- First thing I noticed was the paper texture. It plays an active and important role in achieving a watercolor painting look. We can achieve that look quite easily in 3D - all we need to do is use a paper texture and overlay it in our background and material.
- Then I noticed the sketchy ink outline. We can also achieve that quite easily by using Blender’s Freestyle render engine.
- Next, I started to look at the watercolor paint itself. The colors have a very organic way of blending with each other, creating interesting patterns of dark and light areas. I also noticed that watercolor paint has a tendency to create thin dark edges, just like a coffee stain and this is actually known as the coffee stain effect or coffee ring effect. It all comes down to physics: when liquid evaporates from the edge it is then replenished with liquid from the inside, resulting in a larger build-up of liquid on the edges.
Those were some of the basic characteristics of watercolor paint that I wanted to recreate in 3D.
When you break things down like this, something as complex as watercolor paint all of a sudden becomes quite easy to understand and once you understand it, you can then recreate it. I basically just needed a tileable or a procedural noise texture to create an organic looking pattern and then I needed to be able to control the values within that texture, which can be done quite easily with the color ramp node. Then it just comes down to trying out different combinations and settings until you have something that you like.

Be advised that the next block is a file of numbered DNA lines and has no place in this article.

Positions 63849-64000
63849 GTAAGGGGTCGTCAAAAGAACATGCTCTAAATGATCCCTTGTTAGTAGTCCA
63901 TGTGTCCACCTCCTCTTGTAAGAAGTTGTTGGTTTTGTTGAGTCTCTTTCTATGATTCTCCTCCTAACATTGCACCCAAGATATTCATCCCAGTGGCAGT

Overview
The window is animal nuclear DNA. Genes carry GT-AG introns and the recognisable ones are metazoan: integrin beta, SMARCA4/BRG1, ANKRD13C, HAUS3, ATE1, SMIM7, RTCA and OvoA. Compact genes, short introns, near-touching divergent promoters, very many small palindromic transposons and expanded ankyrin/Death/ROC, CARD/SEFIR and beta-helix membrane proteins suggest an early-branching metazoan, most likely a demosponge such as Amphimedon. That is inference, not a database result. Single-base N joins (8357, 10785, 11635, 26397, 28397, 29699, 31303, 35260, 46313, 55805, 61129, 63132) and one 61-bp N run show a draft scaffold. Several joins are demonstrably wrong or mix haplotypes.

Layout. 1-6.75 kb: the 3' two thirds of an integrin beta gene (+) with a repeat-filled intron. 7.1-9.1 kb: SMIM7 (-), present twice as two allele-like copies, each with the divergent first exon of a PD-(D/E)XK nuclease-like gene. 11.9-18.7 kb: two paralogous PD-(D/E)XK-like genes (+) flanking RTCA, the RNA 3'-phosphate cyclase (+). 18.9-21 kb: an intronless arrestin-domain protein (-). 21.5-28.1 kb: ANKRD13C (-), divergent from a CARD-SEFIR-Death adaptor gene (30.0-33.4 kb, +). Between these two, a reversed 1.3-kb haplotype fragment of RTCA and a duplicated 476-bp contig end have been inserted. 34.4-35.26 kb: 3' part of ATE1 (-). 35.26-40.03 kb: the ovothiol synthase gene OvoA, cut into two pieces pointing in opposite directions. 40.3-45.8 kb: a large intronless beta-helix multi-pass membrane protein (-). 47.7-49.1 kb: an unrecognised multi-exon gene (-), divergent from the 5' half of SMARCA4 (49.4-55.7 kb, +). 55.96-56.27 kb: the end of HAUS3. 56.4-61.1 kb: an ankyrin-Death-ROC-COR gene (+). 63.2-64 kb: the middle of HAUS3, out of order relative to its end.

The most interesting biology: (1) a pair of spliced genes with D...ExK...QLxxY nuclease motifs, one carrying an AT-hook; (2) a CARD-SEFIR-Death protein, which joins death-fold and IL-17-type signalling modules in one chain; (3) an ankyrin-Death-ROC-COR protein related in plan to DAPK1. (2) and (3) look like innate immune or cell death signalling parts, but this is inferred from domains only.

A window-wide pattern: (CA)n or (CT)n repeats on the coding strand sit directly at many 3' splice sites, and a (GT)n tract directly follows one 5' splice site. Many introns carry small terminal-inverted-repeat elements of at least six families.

I decided to use Eevee as my renderer for this scene. I like to use Eevee instead of a path or ray tracing render engine whenever I can because you just can’t beat the speed of real-time rendering and you can still get some very good-looking results.
The first thing I did in my scene was go into my world settings and set up my background. I brought in a paper texture I liked and connected that to the background color. I set the texture coordinates to window since I wanted the texture to have the same scale across the entire rendered image. The texture effect was too subtle so I added a Hue/Saturation/Value node followed by an RGB Curve node to increase the contrast and lower the brightness.
Before I could start working on the shader, I needed to add a light to my scene and I just used an area light and set the intensity to 2500W. This value is very much dependent on your scene scale so this value may not work for you but it worked well for my scene.